Putting the 'Man' into 'Romance'
Keeping Love Alive
Question from GIVEMEURLUV: That's a pretty good idea(the jellybeans) -- what about being romantic on a date?
Michael Webb: A very romantic, butuntraditional date, is going to the library. You can first go to the children'ssection and find some of your favorite books from when you were children andread them aloud to each other. Then move over to the microfiche and findnewspapers from the day each of you was born. Read the headlines out to oneanother. Look up on the computer system to see if any authors share your nameand then go hunt down their books. And finally, go over to the travel sectionand discuss your dream vacation plans with one another. Its basically a freedate, yet one where you'll actually learn things about one another, unlikegoing to the movies where you remain silent for two hours.
Question from Bradcaskanette: What isthe best way to put romance back in the marriage after 20 years?
Michael Webb: You need to start with the littlethings, and often that means scheduling romance on a weekly date night or amonthly celebration. From there, hopefully, it will move to more frequentcelebrations.
Question from Daisy: We live with an elderly relative,and would like to keep up the romance. But how do we make sure she doesn't feellike a third wheel?
Michael Webb: Romance is often just abouthaving fun in a relationship, and it doesn't have to exclude others. Includethem in the planning of a romantic dinner for three. Let them pick out themusic, or light the candles. It can still be romantic with children around thetable or an elderly relative. Simple games played together, especially gamesthat involve questions and answers about likes and dislikes, dreams, and hopes,are a great way to get to know others including the relative.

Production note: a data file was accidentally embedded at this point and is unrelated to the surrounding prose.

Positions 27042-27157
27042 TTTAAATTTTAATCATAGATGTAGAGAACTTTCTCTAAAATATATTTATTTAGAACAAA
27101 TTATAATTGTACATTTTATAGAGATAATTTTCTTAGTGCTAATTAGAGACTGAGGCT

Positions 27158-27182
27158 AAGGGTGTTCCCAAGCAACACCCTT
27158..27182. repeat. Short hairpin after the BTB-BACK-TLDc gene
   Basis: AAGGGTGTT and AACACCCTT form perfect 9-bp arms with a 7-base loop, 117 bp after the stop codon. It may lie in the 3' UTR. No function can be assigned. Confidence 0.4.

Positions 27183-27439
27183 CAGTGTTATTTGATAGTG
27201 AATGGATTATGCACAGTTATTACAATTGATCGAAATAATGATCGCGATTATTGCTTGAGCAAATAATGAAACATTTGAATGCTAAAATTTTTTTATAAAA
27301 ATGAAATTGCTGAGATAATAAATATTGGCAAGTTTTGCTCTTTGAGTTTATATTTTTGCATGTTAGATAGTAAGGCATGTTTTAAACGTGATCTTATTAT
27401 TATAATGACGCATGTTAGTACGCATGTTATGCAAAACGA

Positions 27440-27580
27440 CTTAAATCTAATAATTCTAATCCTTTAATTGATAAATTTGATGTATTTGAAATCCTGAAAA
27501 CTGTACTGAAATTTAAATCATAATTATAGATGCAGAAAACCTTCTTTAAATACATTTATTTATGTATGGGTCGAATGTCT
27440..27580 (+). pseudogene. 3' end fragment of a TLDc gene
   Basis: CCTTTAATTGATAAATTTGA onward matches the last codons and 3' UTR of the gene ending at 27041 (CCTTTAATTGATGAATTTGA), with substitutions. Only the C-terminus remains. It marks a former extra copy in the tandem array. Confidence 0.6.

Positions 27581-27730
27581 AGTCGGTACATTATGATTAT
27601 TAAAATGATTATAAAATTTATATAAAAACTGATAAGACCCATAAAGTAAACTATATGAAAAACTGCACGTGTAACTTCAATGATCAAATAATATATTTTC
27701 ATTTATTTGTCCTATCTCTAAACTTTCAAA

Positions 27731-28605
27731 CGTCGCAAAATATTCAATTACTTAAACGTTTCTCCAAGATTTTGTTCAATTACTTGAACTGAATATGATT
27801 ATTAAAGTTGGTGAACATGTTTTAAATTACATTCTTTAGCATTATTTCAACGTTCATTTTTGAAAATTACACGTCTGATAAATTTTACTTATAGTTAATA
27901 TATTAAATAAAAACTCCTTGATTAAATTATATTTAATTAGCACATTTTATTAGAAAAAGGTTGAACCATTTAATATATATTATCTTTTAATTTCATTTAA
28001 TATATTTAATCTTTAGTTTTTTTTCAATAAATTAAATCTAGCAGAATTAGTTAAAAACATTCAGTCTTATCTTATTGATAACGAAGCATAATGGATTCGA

Question from Barbie: My boyfriend is not romantic, andrarely thinks of doing something nice. I have given him a couple of books,ideas, etc, but this is not one of his strong points. Any ideas on how to gethim to be a bit more responsive?
Michael Webb: Often you have to be veryexplicit on how important romance is to you in a relationship. To some peopleromance is simply the icing on the cake, to others pretty much the entire cake.And once he knows what the need is in your relationship, that it's not just alittle perk or wishful thinking, he may realize that he'll lose you if hedoesn't try to be a little more sensitive and caring to your needs. But men arenot mind readers. We have to be told.